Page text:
Frazer v. State

Decision Date28 September 1893
Citation34 N.E. 817,135 Ind. 38
CourtIndiana Supreme Court


Appeal from circuit court, Huntington county; J S. Dailey, Judge.

Theodore F. Frazer was convicted of burglary, and appeals. Affirmed.

C. W. Watkins, for appellant. W. A. Branyan, for the State.


The appellant was indicted, tried, and convicted in the Huntington circuit court upon a charge of burglary and larceny. He appeals to this court, and assigns as error that the circuit court erred in overruling his motion for a new trial. We will consider the alleged errors of the court in the order in which they are treated by the appellant in his brief.

It appears from the record before us that the appellant, on the trial of the cause, did not testify in his own behalf. During the argument of the cause before the jury, the prosecutor used the following language: “Not a particle of evidence has come to you from the defendant, from his side of the case.” It is contended by the appellant that this language was a violation of clause 4, § 1798, Rev. St. 1881, which forbids comment on the fact that a defendant in a criminal case does not testify in his own behalf, but we think the point is not well taken. The statute was not intended to prohibit the prosecutor from arguing that the jury should return a verdict in accordance with the testimony of the state because it was uncontradicted. If the contention of the appellant were sustained, such argument, which is perfectly legitimate, would be cut off. It is true such argument may call to the mind of the jury the fact that the defendant did not testify in his own behalf, but it cannot be said to be a reference to, nor a comment upon, the fact that he did not so testify.

The burglary and larceny with which the appellant was charged and tried occurred on the night of the 7th of June, 1892. On that night the house of one Gusman was burglarized, and a gold watch and about $30 in money stolen therefrom. It was the theory of the state that the crime was committed by the appellant, one Manning, and others. In support of this theory, the prosecutor was permitted to prove that, when Manning was arrested, he had in his possession part of the stolen property, and that he fled from the officers, and attempted to avoid arrest. After proof that the appellant and Manning were seen frequently together both before and after the burglary, and that they were together on the evening preceding the night of the burglary, the state was permitted to prove that other burglaries had been committed on the night of the 7th of June, 1892. At the house of Gusman were found certain tracks supposed to be made by the...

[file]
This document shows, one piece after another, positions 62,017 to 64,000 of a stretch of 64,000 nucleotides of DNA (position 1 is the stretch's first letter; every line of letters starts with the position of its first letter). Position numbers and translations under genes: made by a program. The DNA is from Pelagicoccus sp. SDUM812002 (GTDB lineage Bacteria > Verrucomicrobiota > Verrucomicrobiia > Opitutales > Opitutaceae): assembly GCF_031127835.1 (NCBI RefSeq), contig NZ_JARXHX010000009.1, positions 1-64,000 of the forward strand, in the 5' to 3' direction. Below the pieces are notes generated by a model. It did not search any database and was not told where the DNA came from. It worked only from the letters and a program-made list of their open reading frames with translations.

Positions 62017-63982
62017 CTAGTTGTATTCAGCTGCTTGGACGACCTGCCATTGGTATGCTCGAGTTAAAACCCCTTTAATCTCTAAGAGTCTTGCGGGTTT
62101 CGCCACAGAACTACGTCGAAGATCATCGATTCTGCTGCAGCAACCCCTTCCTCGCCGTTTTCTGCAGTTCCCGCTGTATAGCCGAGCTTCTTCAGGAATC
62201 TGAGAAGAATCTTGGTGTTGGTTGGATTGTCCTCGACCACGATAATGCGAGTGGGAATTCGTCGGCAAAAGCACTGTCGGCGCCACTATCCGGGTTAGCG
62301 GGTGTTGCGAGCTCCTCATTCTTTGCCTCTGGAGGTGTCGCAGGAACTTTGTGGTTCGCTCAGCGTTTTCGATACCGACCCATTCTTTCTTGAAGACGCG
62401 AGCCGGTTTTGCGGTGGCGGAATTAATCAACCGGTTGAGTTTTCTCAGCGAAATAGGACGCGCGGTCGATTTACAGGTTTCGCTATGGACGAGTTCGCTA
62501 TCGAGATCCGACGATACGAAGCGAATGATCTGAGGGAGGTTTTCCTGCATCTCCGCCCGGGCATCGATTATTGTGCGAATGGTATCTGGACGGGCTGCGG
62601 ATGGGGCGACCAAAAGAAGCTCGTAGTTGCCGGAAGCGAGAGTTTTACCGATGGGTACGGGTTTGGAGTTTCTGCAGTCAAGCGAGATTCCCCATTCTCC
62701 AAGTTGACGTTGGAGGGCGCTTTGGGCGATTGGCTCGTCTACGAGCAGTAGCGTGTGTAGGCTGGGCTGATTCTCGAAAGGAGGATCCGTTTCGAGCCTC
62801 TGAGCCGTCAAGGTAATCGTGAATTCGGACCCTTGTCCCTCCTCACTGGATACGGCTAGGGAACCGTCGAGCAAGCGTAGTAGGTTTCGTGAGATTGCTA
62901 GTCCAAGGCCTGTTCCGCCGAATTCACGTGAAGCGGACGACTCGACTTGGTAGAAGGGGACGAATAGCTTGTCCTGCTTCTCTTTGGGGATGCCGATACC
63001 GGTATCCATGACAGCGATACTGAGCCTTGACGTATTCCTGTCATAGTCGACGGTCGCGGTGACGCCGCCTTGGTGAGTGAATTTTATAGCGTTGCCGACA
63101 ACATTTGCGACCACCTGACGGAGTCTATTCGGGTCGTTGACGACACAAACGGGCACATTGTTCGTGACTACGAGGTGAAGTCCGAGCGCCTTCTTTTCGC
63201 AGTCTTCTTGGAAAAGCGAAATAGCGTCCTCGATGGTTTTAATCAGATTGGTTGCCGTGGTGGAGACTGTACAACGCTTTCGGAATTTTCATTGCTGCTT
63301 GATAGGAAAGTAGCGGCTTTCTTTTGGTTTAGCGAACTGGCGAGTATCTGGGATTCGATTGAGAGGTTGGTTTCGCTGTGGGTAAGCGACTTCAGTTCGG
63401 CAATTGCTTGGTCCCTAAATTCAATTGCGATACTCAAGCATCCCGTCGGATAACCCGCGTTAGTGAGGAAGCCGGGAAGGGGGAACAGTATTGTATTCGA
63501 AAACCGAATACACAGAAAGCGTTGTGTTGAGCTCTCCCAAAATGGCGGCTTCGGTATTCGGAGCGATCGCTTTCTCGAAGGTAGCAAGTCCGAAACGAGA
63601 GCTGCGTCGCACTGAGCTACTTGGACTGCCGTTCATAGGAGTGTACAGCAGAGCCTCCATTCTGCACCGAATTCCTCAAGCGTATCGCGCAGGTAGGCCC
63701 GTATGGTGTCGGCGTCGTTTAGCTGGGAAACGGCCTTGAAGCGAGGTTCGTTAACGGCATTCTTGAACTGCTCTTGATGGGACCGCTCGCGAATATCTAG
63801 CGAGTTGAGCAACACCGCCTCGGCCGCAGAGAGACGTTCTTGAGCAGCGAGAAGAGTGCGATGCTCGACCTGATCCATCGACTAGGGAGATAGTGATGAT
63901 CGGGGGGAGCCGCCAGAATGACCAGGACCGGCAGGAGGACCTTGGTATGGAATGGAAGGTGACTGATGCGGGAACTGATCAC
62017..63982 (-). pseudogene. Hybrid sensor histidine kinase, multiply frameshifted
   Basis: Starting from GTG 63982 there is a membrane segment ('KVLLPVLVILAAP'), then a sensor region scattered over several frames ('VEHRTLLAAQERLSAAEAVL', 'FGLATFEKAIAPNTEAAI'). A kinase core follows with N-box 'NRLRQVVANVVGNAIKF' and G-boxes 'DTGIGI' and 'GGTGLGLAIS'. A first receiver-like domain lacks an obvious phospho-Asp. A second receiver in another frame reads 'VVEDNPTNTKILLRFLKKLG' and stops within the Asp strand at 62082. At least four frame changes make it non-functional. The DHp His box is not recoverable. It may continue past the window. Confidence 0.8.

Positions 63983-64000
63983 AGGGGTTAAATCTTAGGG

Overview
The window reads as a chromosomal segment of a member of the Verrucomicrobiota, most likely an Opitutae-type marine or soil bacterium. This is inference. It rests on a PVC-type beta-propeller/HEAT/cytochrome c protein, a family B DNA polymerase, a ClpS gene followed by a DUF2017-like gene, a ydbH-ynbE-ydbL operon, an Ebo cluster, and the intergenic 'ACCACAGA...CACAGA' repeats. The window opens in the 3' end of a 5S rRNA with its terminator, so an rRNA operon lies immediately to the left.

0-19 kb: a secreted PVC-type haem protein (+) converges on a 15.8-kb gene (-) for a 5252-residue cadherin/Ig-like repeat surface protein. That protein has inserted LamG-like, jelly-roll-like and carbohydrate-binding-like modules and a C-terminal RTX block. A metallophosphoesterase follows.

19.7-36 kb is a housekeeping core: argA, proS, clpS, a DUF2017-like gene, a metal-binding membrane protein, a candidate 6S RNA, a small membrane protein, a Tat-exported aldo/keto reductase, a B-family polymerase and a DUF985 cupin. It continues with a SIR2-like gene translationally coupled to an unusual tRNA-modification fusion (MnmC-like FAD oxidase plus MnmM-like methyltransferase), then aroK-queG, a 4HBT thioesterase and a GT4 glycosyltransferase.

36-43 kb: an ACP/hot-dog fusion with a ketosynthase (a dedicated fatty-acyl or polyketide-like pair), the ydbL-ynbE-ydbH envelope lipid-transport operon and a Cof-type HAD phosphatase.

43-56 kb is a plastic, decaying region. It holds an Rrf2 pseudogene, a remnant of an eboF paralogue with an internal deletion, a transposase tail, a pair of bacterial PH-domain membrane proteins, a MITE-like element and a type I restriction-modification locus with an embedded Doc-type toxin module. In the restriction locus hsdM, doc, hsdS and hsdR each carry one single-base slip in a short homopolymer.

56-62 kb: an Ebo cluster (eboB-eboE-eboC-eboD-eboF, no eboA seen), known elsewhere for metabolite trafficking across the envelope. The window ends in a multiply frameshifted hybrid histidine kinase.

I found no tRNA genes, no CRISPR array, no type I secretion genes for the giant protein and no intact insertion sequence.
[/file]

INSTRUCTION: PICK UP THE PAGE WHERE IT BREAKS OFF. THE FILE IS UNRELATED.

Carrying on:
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11 cases
  • Moore v. State
    • United States
    • Indiana Supreme Court
    • 18 Julio 1996
    ...(1900). Indirect references generally did not lead to reversal. See Davis v. State, 200 Ind. 88, 161 N.E. 375 (1928); Frazer v. State, 135 Ind. 38, 34 N.E. 817 (1893). Spurred by the U.S. Supreme Court's holding in Griffin that prosecutorial comments on a defendant's silence violated the Fi......
  • Higgins v. State
    • United States
    • Indiana Supreme Court
    • 28 Mayo 1901
  • State v. Bossart
    • United States
    • North Dakota Supreme Court
    • 20 Febrero 1932
    ... ... 993; State v ... McCarty, 47 N.D. 523, 182 N.W. 784; State v ... Lennick, 47 N.D. 393, 182 N.W. 458; State v ... Kingen, 58 N.D. 327, 226 N.W. 505; State v ... Johnson, 60 N.D. 56, 232 N.W. 473 ...          Associations ... before and after the crime are relevant. Frazer v. State ... (Ind.) 34 N.E. 817 ...          It is ... proper to show collateral facts that might tend to criminate, ... disgrace or degrade the witness if such other facts tend to ... weaken his credibility. State v. Kent, 5 N.D. 516, ... 67 N.W. 1052 ...          A ... ...
  • State v. Monahan
    • United States
    • Connecticut Supreme Court
    • 1 Junio 1921
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